Attention has shifted from inflation to recession as housing, wages, interest rates, commodities, and consumer expenditures have all receded from their highs, an indication to economists that an economic slowdown or recession may be evolving.
Numerous countries worldwide are restricting the export of food, adding to global supply constraints already causing shortages and hunger in various third-world countries. Such restrictions, which have been exacerbated by the invasion of Ukraine, are considered a form of food protectionism.
The EU imposed a partial ban on crude oil imports from Russia in response to the invasion of Ukraine. With energy prices already soaring in Europe, the ban is expected to cause even further inflationary pressures throughout the European region.
Equity indices had their worst first six months in decades, with the Dow Jones, S&P 500, and Nasdaq averages all posting negative returns. Elevated labor and material costs, recessionary concerns, and an increasingly faltering sentiment have fostered downward momentum.
The Federal Reserve Bank of Atlanta estimates Gross Domestic Product (GDP) with a model it has been utilizing for years, with a very low average tracking error of just -0.3. The model, known as GDPNow, estimates GDP for the second quarter of the year at negative 2.1%, following another negative 1st quarter GDP of 1.6%. Many economists consider two consecutive quarters of negative GDP as indicators of a recessionary environment. Fed Chairman Jerome Powell said that the risk of a recession is heightened as rates continue to move higher, stating that a recession is not the Fed’s “intended outcome”, but that it is “certainly a possibility.”
Other signs of stabilizing inflationary pressures are present in the commodities market, where copper, oil, wheat, rice, and lumber continued to fall from their highs this past month. Lower commodity prices tend to help alleviate some expenses and inflation for consumers.
Gasoline prices eased a bit this past month with the national average for a gallon of regular gasoline falling to $4.87 at the end of June, down from $5.00 earlier in the month. As pricey as gasoline may seem, gasoline prices can be much higher in other countries, such as in Hong Kong where consumers are paying upwards of $11 per gallon.(Sources: The Federal Reserve Bank of Atlanta, EuroStat, Dept. of Energy, S&P, UN World Food Programme)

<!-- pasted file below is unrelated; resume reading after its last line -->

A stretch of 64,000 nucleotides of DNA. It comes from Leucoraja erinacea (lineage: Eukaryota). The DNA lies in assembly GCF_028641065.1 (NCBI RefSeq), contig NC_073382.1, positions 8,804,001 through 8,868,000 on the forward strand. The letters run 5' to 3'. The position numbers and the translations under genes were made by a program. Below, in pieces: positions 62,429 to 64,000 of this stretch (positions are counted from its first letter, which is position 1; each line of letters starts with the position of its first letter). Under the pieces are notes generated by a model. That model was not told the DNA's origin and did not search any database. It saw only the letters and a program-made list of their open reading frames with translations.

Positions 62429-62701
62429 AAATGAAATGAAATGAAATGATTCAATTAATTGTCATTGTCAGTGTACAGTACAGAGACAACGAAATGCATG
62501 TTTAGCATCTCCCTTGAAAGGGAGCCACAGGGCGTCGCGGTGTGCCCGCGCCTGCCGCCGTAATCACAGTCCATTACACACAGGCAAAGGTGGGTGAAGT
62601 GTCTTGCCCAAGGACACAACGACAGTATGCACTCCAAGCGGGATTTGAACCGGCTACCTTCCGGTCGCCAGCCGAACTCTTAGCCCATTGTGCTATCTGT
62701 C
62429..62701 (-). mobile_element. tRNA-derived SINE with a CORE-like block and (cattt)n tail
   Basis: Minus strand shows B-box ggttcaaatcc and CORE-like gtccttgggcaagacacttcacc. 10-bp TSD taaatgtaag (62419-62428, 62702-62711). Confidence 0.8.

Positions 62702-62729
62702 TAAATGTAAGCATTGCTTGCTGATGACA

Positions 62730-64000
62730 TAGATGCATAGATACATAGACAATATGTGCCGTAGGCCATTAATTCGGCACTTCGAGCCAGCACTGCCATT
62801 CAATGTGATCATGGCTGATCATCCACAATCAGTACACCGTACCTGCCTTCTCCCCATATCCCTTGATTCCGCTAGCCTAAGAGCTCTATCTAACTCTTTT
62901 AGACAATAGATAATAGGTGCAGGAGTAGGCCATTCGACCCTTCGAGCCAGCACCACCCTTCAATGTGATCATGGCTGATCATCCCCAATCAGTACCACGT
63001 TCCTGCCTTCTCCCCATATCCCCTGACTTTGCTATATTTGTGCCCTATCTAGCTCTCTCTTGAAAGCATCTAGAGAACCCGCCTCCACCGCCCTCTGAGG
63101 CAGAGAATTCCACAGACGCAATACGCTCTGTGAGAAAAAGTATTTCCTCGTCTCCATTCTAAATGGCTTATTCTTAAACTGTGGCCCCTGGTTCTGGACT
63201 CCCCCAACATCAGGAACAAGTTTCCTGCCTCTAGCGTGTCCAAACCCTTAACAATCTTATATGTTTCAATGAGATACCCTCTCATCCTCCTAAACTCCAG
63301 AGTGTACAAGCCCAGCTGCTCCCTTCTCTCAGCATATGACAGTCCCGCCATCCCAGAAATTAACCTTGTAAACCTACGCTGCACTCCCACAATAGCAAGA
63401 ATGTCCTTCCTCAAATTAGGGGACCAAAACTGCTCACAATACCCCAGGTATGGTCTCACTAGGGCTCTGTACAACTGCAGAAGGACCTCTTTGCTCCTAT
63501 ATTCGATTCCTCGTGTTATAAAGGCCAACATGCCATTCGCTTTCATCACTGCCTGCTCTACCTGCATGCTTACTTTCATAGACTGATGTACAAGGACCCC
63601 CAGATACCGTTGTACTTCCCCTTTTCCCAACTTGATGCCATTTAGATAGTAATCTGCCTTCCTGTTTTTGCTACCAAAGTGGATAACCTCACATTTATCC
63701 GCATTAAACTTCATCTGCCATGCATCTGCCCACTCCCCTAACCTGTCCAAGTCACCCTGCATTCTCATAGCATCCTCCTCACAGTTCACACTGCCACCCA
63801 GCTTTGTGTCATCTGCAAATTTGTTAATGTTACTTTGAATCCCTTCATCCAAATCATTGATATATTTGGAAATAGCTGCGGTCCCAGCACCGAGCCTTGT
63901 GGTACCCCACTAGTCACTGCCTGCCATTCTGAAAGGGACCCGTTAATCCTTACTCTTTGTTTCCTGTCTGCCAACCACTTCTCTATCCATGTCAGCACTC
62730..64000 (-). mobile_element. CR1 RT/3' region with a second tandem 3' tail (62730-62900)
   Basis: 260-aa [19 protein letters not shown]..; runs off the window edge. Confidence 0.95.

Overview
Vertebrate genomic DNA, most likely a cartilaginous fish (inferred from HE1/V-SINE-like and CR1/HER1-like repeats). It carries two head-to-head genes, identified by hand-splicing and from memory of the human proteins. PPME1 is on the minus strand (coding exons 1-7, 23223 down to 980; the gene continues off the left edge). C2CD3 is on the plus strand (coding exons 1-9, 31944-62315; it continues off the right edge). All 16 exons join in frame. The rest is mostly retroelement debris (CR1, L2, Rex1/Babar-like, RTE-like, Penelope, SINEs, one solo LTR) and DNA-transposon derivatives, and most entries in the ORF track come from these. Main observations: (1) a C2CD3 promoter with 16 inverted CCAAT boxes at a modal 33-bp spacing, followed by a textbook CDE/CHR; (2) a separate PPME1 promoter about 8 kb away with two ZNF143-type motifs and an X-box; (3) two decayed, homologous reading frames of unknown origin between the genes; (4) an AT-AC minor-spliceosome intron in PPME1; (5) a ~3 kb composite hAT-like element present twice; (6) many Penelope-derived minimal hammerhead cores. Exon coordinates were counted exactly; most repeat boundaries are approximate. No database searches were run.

Equity Indices Have a Rough First Half – Domestic Equity Overview
Equity indices have had a difficult first half of the year, their worst in decades. The S&P 500 Index had its worst first half in over five decades, the Dow Jones Index suffered its worst six months since 1962, and the Nasdaq had its worst first six months ever.
Energy was the only positive sector in the S&P 500 for the first six months, while the other ten sectors including health care, financials, communications, and real estate were negative. Consumer discretionary and technology sector stocks were among the worst-performing sectors, with consumer staple stocks among the better performers.
Second-quarter earnings, due for release in July, are expected to reveal how company profits fared with exceptionally elevated material and labor costs earlier in the year. Analysts are also sensitive to a growing consensus expecting a recessionary environment before the end of the year.
Sources: Bloomberg, S&P, Reuters, Dow Jones
Yields Hold Steady Until Fed Decides – Fixed Income Update
The yield on the 2-year Treasury bond fell to 2.84% on July 1st, the biggest drop since March 2020. Yields on the 5, 10, and 30-year Treasury bonds also fell, indicative of deflationary trends.
Many analysts expect the Fed to raise short-term rates at least once more by 75bps in July, with a possible pause thereafter. Some are even projecting the Fed to reverse course and start easing rates in 2023 should the economy fall into a recession. (Sources: Treasury Dept., Federal Reserve)
What is ESG – Socially Conscience Investing – Part 1 of a 3 Part Series
As an investor, deciding what company to invest in can be daunting. ESG investing can significantly influence and improve financial choices, but what really is it? Firstly, ESG stands for Environmental, Social, and Governance. These are three aspects of companies that could be crucial to making intelligent investments. ESG Investing is the financial philosophy where investors inspect these non-traditional aspects of companies, an approach that has increasing popularity, and in some cases, success.
Environmental, social, and governance (ESG) have become focal points for companies, analysts, and investors. The evolution of ESG has created a growing awareness among the public about how companies formulate criteria for socially conscious decisions.
For decades, analysts and financial advisors determined how well companies were performing by their earnings and revenue growth. ESG now injects a more subjective, non-traditional metric into how well companies are being managed for the future impact of the environment and social consciousness.
Recent global events including the invasion of Ukraine by Russia and global warming trends have compelled governments in Europe, Asia, and the U.S. to re-examine their energy initiatives as well as mandates for corporations. Companies today are starting to be measured by how well they apply ESG formats and follow their success. As a result, asset managers, mutual funds, ETFs, and advisors are introducing portfolios and screening methods that identify which companies are implementing and adhering to ESG guidelines.
Source: Staff Editorial
Upper Earners Hold Most Savings On Hand – Consumer Behavior